Usually, I love hanging around in airports. But when I come home from a long haul flight only to find hundreds of people in a standstill line shouting profanities at airport clerks, I definitely do not. On my last adventure, travelers waited unexpectedly in a hallway for over 3 hours because there were too many people in the customs room – traffic was backed up real bad.
I can’t blame them for their impatience. But there’s a better solution than tapping your feet and sighing loudly. For American travelers (or at least those who live here) I cannot recommend Global Entry and TSA Precheck enough.
Let me break them down for you.
What is TSA PreCheck?
It’s a program that the U.S. government uses in airports for passengers who have gone through a pre-screening. You only have to do the pre-screen once and as a result, you can skip the lines at any America airport security gate on a departing flight. It’s also cool for parents (of children under 13) because the kids are able to skip the line, too. Btw the TSA answers a ton of FAQs on their website.
Why It’s Great
You don’t have to wait on long lines. In 2016, the average TSA PreCheck customer waited for less than five minutes at security. I am all about efficiencies.
I never take my shoes off in the airport anymore, too. (Which is great for packing lightly BTW bc then I just wear my combat boots on the plane) I don’t have to worry about wearing a jacket and taking my laptop out of my bag, either, and things just move SO quickly.
When You Should Get It
I’d buy this if most of your travels are domestic (i.e you’re a college kid who goes to school out of State), you use air travel quite frequently, you never seem to give yourself enough time at airport security or you find yourself traveling with a laptop a lot.
What is Global Entry?
It’s the international cousin of TSA Pre-Check and instead of take-off benefit, it’s a life saver on your way home. It registers you internationally as a low-risk flyer so that when you land on U.S. soil all you have to do is walk up to a special Global Entry kiosk.
Why It’s Great
It saves literally hours of your life, when you’re already exhausted from a day’s worth of travel. The kiosk makes it simple to come home. It asks for your finger prints and a few other standard questions about your trip, prints out a piece of paper and then you just hand it to someone on your way out, skipping the whole interrogation from a human who stamps your passport for a second time (total waste of space!)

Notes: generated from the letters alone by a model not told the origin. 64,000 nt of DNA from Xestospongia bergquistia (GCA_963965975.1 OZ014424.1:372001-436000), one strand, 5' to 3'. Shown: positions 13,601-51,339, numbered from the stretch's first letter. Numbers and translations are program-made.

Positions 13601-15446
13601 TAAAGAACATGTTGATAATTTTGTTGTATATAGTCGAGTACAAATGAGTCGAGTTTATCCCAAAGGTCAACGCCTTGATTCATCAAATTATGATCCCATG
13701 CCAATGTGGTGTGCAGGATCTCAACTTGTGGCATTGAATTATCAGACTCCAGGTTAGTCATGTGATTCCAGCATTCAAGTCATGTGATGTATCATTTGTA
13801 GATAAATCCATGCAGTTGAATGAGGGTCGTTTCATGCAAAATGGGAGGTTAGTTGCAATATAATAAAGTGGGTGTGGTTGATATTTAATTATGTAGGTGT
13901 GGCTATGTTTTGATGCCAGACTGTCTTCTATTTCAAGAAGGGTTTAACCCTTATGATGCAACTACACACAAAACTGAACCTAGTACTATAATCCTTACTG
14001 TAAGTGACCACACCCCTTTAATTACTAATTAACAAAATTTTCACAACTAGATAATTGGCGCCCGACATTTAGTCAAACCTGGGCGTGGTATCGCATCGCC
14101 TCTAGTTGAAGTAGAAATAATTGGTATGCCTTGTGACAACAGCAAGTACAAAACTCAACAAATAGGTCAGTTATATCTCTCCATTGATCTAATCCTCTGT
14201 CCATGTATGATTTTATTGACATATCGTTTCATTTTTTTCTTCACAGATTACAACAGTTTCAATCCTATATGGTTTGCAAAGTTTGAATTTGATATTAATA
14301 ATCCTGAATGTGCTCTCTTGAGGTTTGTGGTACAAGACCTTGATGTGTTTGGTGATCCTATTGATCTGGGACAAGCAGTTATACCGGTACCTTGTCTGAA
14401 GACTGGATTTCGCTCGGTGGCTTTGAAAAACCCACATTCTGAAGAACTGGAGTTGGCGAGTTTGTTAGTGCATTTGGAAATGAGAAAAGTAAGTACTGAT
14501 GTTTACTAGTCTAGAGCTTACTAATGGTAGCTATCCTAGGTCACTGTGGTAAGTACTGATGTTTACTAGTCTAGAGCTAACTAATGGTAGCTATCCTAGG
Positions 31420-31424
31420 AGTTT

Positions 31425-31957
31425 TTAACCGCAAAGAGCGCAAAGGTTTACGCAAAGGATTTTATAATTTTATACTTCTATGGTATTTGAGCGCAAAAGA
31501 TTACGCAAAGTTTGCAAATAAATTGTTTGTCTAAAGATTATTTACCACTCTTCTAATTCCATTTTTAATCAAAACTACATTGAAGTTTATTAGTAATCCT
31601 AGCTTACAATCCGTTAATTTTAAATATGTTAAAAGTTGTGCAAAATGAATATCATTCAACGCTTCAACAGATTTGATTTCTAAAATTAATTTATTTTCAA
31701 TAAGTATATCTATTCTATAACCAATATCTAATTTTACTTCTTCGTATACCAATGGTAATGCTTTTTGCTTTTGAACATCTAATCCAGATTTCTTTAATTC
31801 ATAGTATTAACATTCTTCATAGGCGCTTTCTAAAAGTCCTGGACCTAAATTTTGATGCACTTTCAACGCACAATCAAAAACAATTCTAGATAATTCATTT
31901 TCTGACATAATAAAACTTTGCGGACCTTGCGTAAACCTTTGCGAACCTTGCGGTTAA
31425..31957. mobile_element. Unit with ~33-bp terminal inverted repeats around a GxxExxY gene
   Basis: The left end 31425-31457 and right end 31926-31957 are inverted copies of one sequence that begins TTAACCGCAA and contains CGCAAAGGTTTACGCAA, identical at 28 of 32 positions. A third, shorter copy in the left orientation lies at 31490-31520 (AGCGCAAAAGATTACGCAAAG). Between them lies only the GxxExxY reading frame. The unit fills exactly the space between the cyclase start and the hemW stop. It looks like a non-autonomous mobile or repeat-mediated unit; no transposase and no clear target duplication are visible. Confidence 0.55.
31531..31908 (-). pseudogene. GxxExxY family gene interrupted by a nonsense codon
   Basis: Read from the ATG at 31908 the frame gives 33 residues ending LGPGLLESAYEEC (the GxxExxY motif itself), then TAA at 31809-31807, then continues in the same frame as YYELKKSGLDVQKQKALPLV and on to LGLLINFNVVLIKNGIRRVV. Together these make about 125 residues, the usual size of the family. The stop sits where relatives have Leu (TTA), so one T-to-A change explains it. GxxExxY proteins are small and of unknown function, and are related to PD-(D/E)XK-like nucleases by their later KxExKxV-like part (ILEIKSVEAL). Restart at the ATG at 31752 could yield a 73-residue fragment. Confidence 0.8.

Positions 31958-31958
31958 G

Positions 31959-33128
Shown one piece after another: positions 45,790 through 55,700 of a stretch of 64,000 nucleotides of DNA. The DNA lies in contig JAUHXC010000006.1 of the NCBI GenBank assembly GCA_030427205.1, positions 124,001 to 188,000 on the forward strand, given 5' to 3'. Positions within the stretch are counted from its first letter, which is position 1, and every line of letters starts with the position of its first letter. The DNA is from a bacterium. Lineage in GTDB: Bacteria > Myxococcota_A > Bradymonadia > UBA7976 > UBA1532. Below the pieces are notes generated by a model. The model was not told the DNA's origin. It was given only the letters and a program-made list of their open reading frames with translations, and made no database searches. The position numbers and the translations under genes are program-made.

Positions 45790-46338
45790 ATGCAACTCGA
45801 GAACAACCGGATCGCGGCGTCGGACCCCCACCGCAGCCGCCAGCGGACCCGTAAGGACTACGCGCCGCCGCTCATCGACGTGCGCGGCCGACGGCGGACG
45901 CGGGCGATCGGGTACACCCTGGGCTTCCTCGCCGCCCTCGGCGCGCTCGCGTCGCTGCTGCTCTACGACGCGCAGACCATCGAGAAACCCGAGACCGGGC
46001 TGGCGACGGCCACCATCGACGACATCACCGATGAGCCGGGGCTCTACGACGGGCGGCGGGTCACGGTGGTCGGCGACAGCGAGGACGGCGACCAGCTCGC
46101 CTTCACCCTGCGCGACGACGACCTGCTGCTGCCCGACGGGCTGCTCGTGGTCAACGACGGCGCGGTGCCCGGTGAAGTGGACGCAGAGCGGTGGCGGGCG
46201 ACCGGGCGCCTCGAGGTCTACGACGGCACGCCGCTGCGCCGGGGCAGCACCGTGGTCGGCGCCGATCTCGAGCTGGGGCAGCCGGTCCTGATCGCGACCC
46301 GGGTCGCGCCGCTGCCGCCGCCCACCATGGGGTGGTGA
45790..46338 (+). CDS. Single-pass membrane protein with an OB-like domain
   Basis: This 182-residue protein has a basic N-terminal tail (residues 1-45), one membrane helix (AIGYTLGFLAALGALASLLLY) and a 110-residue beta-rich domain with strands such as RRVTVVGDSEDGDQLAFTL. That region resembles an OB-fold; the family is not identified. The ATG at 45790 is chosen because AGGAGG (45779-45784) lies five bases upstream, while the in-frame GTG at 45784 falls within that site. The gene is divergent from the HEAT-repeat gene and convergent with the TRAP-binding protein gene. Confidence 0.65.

When You Should Get It
If you find yourself traveling internationally a lot. There’s no recommended minimum as to what “a lot” means, but I can almost guarantee you travel enough to consider getting it since you’re reading my travel blog 🙂
How They Work
You pay $85 for 5 years of TSA PreCheck membership and $100 for 5 years of Global Entry.
Hands down no matter why you’re interested in these programs, I recommend Global Entry because that $100 fee includes TSA Pre-Check benefits, too.
- Pro Tip: check with your Credit Card before buying – it’s included as a free perk with a lot of travel cards. I never paid for my membership; it was automatically waived. But I did have to opt into the service with my CSR.
You have to go to an airport for your interview (only happens once) where they will finger print you and ask you a few questions. This is the only annoying part of the entire process. But they let you book your appointment months in advance. I made sure to book mine for the same day as a flight I had, and just gave myself extra time to do so.
- Pro Tip: Don’t forget to bring your passport AND your driver’s license. Even though my flight was domestic, they still needed my Passport to process all my Global Entry paperwork. It would be really annoying to forget one of the documents they ask for because your next likely appointment will be 2 months later.
Once you complete the interview and your application has been accepted, they grant you a Known Traveler Number. It’s basically like another Passport number. Don’t forget it because you’ll need it when you book your flights. It’s how airlines will know to put you in the system and grant you TSA Pre-Check/Global Entry automatically.
- Pro Tip: The second I was approved, I immediately wrote my Known Traveler Number in my cell phone, under my contact information. Sounds weird to have contact info for myself but I always know where to look, have it on me at all times, and don’t need WiFi or email to find it.
The first time you fly as a Known Traveler, once you arrive at a U.S. airport, you’ll notice that 1) your boarding pass has a TSA Pre-Check logo automatically printed on it (as long as you put in your # when you booked your flight) and 2) there’s often a special security line that’s just for TSA Pre-Check customers.
In the case of Global Entry, there’s no perk for children traveling with parents who have the program. They, too, must have Global Entry to skip customs.
And if you’re checking bags in before you get to security, however, there’s nothing either of these passes can do to make your life easier.
Anything else I should know?
This doesn’t just apply to American Citizens! Some foreigners are eligible for these benefits, too, as outlined by the TSA below:
- Lawful U.S. Permanent Residents
- Canadian Citizens (through the NEXUS program)
- Citizens of the United Kingdom
- Mexican Nationals
- German Citizens
- Citizens of the Netherlands
- Citizens of South Korea
- Citizens of Panama
Also, anyone who does have Global Entry should take a look at some partner programs in countries like Australia or the Netherlands. We’re automatically eligible for a similar benefit in Aus, and in other places (Korea for instance) we just have to apply but will likely be accepted.
So that’s the quick run down. Definitely comment below if you have any questions or anything you’d like to share about your experiences with TSA PreCheck and Global Entry!